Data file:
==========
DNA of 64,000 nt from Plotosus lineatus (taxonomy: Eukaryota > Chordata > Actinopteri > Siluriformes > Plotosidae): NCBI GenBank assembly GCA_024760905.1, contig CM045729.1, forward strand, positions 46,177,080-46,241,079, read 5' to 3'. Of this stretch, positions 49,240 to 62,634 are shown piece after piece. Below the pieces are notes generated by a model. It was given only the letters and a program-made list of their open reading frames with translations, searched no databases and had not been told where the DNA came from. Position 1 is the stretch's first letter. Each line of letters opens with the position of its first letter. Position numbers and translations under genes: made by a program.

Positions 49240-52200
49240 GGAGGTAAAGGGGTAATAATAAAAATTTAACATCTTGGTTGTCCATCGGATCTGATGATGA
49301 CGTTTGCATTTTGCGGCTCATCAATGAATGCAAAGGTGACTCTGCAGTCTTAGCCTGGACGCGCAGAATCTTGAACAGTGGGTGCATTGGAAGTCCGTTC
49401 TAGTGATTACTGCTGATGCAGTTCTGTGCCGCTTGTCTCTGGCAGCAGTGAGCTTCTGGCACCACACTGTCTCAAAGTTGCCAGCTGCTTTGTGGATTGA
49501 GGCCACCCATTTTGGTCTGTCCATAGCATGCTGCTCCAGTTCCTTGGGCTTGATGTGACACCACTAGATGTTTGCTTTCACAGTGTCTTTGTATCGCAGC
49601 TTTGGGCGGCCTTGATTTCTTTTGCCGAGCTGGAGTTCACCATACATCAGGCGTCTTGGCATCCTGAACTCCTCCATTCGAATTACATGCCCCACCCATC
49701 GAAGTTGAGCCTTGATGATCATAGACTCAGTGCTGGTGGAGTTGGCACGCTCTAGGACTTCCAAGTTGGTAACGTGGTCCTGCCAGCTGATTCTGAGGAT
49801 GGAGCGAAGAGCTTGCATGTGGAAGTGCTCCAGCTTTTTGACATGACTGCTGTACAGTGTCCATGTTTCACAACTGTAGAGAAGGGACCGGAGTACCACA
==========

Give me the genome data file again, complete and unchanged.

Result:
DNA of 64,000 nt from Plotosus lineatus (taxonomy: Eukaryota > Chordata > Actinopteri > Siluriformes > Plotosidae): NCBI GenBank assembly GCA_024760905.1, contig CM045729.1, forward strand, positions 46,177,080-46,241,079, read 5' to 3'. Of this stretch, positions 49,240 to 62,634 are shown piece after piece. Below the pieces are notes generated by a model. It was given only the letters and a program-made list of their open reading frames with translations, searched no databases and had not been told where the DNA came from. Position 1 is the stretch's first letter. Each line of letters opens with the position of its first letter. Position numbers and translations under genes: made by a program.

Positions 49240-52200
49240 GGAGGTAAAGGGGTAATAATAAAAATTTAACATCTTGGTTGTCCATCGGATCTGATGATGA
49301 CGTTTGCATTTTGCGGCTCATCAATGAATGCAAAGGTGACTCTGCAGTCTTAGCCTGGACGCGCAGAATCTTGAACAGTGGGTGCATTGGAAGTCCGTTC
49401 TAGTGATTACTGCTGATGCAGTTCTGTGCCGCTTGTCTCTGGCAGCAGTGAGCTTCTGGCACCACACTGTCTCAAAGTTGCCAGCTGCTTTGTGGATTGA
49501 GGCCACCCATTTTGGTCTGTCCATAGCATGCTGCTCCAGTTCCTTGGGCTTGATGTGACACCACTAGATGTTTGCTTTCACAGTGTCTTTGTATCGCAGC
49601 TTTGGGCGGCCTTGATTTCTTTTGCCGAGCTGGAGTTCACCATACATCAGGCGTCTTGGCATCCTGAACTCCTCCATTCGAATTACATGCCCCACCCATC
49701 GAAGTTGAGCCTTGATGATCATAGACTCAGTGCTGGTGGAGTTGGCACGCTCTAGGACTTCCAAGTTGGTAACGTGGTCCTGCCAGCTGATTCTGAGGAT
49801 GGAGCGAAGAGCTTGCATGTGGAAGTGCTCCAGCTTTTTGACATGACTGCTGTACAGTGTCCATGTTTCACAACTGTAGAGAAGGGACCGGAGTACCACA